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hickory (pages 35. Alternate Arrangement. slender sprouts growing out in clumps along the trunk and major limbs of the tree. boxelder sprouts have no rough secondary bark patches along the stem. making winter identification only by bark difficult. Branches are located opposite one another. trunk with sprouts tree D. Compound Leaves hickory. Leaflets come off a central leaf stem at intervals along the side and off the end of the stem. locust D-1 Leaf is 8−14” long with from five to nine finetoothed leaflets that are usually yellow green on top and paler on the bottom. sourwood (page 48) Trees of Medium Difficulty – Boxelder BOXELDER − Boxelder is a medium-sized. Unlike sassafras that also has green twigs. Leaf has a very sour taste. often forked tree that can be found in urban settings and open damp areas. slender and often green. rounded. 56) bitternut hickory mockernut hickory pignut hickory Leaves have toothed leaflets that have several shapes with some jutting out to the side like pointed thumbs. Long strands of small berries often found hanging from branch tips. The bark texture looks a lot like ash. shagbark hickory shellbark hickory 22 43 . Twigs are long. green.C-3k Lance-shaped leaves 4−7” long and 1−2” wide with finely toothed outside margins. black walnut. often leaving the tree with broken tops and a lot of long. Hairs stick up along the center vein when leaf is folded back in half along vein. The wood is very brittle.

The base and tip of the leaflets are rounded at the ends. sharply toothed and pointed. locust (page 33) black locust (compound leaf) honey locust (double compound leaf) Oval to lance-like shaped leaves are 2−5” long and 1−1½” wide. bark tree trunk D-2 Leaves 1−2’ in length with 13 to 23 leaflets 2−4” long and 1−2” wide. Terminal leaflet is often missing.Trees of Medium Difficulty – Black Cherry BLACK CHERRY – Black cherry can be identified by its dark gray/black bark that looks as flaky as if someone glued large corn flakes up and down its trunk. Breaking off a twig or pricking a hole through the bark to the inner wood will produce a pungent odor. limbs and twigs will have a series of random. fine white lines marked at right angles to the stem’s length. Small trunks. black walnut (page 28) young bark D-3 Leaves are 8−14” long with 12 to 20 small oval leaflets ½−1” long and ¼−½” wide. 42 23 . Leaf edges are broken by many fine in-curved teeth. Inner bark of soft tree trunk is dark chocolate brown. They are located just below the leaf blade. Two small glands often protrude from the sides of the petiole. thick and shiny above and paler beneath.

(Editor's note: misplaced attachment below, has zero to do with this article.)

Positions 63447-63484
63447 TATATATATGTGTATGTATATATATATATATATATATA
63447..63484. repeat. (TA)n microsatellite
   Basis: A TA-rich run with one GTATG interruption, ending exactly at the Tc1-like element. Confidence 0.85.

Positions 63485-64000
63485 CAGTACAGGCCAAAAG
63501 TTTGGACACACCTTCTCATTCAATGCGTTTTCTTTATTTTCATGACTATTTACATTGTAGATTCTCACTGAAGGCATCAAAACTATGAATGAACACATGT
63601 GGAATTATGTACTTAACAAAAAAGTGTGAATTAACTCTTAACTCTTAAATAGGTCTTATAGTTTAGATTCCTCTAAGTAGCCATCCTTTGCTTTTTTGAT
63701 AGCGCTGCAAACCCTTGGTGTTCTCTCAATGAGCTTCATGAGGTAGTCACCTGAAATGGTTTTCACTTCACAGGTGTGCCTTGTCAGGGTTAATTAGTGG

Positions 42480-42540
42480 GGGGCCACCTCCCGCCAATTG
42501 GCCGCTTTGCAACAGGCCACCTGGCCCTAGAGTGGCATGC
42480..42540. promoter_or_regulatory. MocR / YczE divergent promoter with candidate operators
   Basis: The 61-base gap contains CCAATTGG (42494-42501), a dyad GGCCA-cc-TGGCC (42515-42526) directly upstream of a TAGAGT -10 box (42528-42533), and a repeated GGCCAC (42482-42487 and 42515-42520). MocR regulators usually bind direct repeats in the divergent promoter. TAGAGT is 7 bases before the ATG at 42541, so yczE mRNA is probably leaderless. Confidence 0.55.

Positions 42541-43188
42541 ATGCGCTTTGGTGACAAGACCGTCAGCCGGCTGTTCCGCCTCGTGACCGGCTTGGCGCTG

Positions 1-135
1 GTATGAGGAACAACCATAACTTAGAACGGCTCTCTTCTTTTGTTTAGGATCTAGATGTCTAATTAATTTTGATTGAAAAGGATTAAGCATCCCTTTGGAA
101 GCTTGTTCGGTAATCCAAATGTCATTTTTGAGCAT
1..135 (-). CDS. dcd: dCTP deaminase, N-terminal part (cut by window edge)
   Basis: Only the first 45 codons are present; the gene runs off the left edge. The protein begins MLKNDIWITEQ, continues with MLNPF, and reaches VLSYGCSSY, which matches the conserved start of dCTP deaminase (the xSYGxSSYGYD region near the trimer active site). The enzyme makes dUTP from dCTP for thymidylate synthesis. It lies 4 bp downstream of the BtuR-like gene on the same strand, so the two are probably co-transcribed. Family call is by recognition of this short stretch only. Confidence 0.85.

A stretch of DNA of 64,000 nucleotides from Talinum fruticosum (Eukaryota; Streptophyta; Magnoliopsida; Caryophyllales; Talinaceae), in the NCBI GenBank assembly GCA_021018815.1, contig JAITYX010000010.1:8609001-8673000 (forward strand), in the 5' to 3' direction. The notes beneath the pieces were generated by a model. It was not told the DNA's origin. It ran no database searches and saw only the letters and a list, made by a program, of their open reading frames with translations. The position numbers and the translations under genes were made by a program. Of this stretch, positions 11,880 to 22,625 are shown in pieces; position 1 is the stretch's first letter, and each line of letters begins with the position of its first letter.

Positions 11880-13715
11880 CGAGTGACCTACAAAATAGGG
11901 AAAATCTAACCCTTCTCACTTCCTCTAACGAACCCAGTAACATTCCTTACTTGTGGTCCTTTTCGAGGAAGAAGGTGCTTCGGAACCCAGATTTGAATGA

This guide offers clues for identifying those trees that can be identified without first having to learn the leaves. tree bark upward view Trees in this booklet that are not listed under one of these three categories are considered to be too variable or too subtle in their form and shape to be described for winter identification. Easy-to-Identify Trees. forming a tight teepee-shaped cone that almost looks fuzzy. reddish-brown to tan and becomes thick and fibrous as the tree ages. round leaf buds. Needles are dropped in winter. Looking on the ground beneath the tree for shed leaves and seeds can often help. form flat tops and may develop scattered knees throughout the root zone. Baldcypress is usually found growing in or around standing water. thin. Trees That Require Close Examination. Twigs on these branches are lined with both leaf scars and protruding. You have to be careful not to misidentify the tree by picking up leaves from a neighboring tree by mistake. 2. On young trees. making the tree look like a dead cedar tree. when known. The bark is thin. The bark and overall growth form are the most readily available and accurate sources of clues to winter identification of trees. It can be especially difficult in the winter when the leaves have fallen and the remaining buds and twigs are high in the tree and out of reach.Identifying Trees in the Winter When There Are No Leaves on the Tree Identifying trees any time of the year can be a challenge. but it can also be found growing on better-drained sites. Others are more subtle. make positive identification possible. short. Many trees have bark characteristics that. reddish-brown branches are retained from low on the tree to the top. Fortunately trees do not move around so their probable identities can usually be narrowed down by location. 24 41 . fluted bases. Larger trees form spreading. They are classified as: 1. hard. 3. Trees of Medium Difficulty – Baldcypress BALDCYPRESS – Baldcypress can best be identified in the winter by location. tree shape and the often present knees (knob-like projections growing up out of the ground or water around the base of the tree). shed their lower branches. Trees of Medium Difficulty.